WASHINGTON — The Federal Communications Commission approved the sale of OneWeb to the British government and Bharti Global Oct. 27, as rival SpaceX started a public beta test of its Starlink system.

In a public notice, the FCC announced it has approved the transfer of OneWeb’s satellite and ground station licenses to its new owners as the company seeks to exit its Chapter 11 bankruptcy proceedings. OneWeb requested the transfer Sept. 2, and there were no public comments on the request.

A federal bankruptcy court approved the sale of OneWeb to the British government and Bharti Global Oct. 2, three months after they submitted a winning bid of $1 billion for the company. OneWeb said at the time of the court approval that the sale would close once it received “customary regulatory approvals” from agencies like the FCC. OneWeb expects to have the sale wrapped up by the end of the year.

According to the FCC notice, the British government and Bharti Global will each have a 42.2% stake in the reorganized OneWeb. SoftBank, a leading investor in OneWeb prior to the Chapter 11 filing, will have a 12.3% stake. SoftBank owned 37.41% of OneWeb before the Chapter 11 filing.

Hughes Network Systems, which owned 2.6% of OneWeb before the Chapter 11 filing, announced in July it would invest $50 million into the reorganized company. The FCC notice states that the terms of that investment have yet to be finalized, but that it will not have a “meaningful impact” on the ownership stakes of the British government and Bharti Global.

OneWeb plans to resume launches in December of its constellation, which were placed on hold after a pair of Soyuz launches in February and March. The company is deploying an initial constellation of 650 satellites to provide broadband internet access globally.

OneWeb’s biggest competitor, SpaceX, has continued to roll out its Starlink constellation, with more than 800 satellites now in orbit. That includes 180 satellites launched in October alone on three Falcon 9 launches.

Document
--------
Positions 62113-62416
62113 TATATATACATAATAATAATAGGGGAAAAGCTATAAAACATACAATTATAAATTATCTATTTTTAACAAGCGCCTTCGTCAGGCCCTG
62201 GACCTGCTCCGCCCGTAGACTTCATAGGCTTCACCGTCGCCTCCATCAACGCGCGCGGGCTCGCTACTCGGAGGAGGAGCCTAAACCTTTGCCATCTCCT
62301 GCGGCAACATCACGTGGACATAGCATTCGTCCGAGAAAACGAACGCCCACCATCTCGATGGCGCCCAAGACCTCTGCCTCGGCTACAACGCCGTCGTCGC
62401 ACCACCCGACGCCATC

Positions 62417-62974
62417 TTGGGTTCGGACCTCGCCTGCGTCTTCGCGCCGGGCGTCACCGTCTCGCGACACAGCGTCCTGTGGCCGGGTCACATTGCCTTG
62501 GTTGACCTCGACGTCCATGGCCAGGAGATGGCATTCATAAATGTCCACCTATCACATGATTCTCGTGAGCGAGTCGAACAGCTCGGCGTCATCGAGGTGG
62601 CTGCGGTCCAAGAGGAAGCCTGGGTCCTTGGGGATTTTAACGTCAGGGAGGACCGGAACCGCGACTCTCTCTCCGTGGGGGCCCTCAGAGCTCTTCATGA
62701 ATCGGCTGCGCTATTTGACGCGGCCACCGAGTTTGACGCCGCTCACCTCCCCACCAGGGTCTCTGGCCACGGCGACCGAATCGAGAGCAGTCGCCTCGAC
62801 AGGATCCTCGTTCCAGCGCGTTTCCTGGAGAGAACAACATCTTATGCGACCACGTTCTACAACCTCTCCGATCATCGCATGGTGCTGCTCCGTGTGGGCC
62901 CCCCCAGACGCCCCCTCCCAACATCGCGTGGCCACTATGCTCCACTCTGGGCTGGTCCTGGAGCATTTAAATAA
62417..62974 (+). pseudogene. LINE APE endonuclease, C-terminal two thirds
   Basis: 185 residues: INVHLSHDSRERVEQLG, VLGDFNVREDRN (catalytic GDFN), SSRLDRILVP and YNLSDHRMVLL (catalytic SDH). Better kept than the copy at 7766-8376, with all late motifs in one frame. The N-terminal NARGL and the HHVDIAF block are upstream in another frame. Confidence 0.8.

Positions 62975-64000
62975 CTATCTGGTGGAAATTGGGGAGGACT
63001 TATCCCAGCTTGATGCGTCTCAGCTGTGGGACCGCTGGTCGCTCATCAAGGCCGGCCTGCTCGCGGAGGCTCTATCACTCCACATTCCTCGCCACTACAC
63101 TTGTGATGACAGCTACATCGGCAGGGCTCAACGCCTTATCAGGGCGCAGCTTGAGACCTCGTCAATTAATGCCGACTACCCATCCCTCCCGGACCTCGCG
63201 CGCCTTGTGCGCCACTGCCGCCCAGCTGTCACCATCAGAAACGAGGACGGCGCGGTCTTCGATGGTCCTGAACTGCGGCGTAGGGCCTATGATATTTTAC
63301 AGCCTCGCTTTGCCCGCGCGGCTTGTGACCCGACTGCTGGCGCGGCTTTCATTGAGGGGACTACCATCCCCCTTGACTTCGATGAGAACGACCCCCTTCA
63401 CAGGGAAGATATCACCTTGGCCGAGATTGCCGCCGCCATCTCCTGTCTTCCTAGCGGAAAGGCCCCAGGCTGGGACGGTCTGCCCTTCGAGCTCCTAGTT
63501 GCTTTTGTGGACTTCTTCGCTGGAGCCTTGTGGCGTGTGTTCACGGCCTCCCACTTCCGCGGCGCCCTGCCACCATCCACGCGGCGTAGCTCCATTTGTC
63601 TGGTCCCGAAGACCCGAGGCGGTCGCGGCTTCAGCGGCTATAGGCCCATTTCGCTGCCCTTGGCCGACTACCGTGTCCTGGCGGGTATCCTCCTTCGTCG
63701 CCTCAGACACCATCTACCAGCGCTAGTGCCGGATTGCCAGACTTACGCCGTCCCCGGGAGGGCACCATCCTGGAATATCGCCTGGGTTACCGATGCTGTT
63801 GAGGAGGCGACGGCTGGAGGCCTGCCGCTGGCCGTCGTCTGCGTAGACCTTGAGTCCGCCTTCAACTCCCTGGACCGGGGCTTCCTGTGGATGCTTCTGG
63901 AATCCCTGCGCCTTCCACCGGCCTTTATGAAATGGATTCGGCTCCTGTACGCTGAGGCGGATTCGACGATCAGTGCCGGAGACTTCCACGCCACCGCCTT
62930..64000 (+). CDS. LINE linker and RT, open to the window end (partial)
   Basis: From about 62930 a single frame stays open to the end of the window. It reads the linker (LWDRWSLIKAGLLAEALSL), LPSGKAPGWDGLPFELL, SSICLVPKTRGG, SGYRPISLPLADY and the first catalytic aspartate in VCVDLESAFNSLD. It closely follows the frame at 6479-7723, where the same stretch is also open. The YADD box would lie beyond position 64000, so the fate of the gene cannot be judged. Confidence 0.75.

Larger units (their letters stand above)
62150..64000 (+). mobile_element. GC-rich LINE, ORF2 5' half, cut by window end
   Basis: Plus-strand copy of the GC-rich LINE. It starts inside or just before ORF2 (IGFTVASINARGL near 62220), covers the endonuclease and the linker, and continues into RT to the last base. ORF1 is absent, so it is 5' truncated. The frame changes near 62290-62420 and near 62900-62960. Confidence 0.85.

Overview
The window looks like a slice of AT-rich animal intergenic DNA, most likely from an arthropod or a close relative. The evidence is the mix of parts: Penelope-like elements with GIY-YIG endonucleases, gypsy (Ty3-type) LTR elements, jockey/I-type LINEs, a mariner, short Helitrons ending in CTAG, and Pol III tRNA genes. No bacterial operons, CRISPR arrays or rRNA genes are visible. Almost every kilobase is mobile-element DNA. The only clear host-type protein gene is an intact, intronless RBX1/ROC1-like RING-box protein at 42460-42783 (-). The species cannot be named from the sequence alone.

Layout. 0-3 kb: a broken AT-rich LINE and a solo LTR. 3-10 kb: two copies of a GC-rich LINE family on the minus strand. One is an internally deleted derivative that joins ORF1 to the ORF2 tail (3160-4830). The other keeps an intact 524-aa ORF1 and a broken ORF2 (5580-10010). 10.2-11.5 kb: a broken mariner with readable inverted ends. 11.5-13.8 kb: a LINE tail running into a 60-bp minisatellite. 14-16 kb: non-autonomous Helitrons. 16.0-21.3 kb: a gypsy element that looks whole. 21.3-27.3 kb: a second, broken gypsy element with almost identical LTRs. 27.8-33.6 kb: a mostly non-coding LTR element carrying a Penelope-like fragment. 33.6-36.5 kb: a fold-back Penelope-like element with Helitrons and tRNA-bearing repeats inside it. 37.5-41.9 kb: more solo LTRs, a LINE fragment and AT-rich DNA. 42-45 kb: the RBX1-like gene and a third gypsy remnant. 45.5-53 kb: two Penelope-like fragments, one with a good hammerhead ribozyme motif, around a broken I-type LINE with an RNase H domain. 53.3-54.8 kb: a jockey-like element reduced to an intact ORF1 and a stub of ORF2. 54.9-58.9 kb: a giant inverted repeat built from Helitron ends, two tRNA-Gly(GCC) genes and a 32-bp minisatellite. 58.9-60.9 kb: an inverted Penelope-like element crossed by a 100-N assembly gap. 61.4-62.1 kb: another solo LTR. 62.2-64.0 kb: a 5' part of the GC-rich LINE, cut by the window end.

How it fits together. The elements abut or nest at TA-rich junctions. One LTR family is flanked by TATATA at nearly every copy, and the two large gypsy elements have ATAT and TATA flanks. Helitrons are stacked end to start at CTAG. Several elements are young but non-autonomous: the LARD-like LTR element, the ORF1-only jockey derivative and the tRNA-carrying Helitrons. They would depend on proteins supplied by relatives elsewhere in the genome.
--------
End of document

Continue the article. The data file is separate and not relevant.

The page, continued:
With its constellation growing, SpaceX is beginning a public beta test for the system. SpaceX started informing people who expressed interest to be the first to test the system Oct. 26 that they could now sign up for the service and order hardware, including the system’s distinctive “UFO-on-a-stick” antenna.

Participants in the beta test, which is initially limited to northern regions of the U.S., will have to pay $499 for the antenna and other hardware. The service itself will cost $99 per month.

Those who participate in what SpaceX calls the “Better Than Nothing Beta” were told by the company to expect data rates of 50–150 megabits per second, and latencies of 20–40 milliseconds. “There will also be brief periods of no connectivity at all,” the SpaceX email cautions.

The scope of the beta test is expected to expand, and the quality of the service improve, as SpaceX adds more satellites to the constellation. The SpaceX email said bandwidth, latency and uptime will “improve dramatically” by the summer of 2021.

The system has already been in a “friends and family” private beta test in the Pacific Northwest that has also included the emergency management department of the state of Washington and the Hoh tribe in the state. Ector County Independent School District in West Texas recently announced it will use Starlink to provide free broadband to 45 families in a rural part of the county. That service, the district said in an Oct. 20 statement, will begin “early in 2021.”

Jeff Foust writes about space policy, commercial space, and related topics for SpaceNews. He earned a Ph.D. in planetary sciences from the Massachusetts Institute of Technology and a bachelor’s degree with honors in geophysics and planetary science...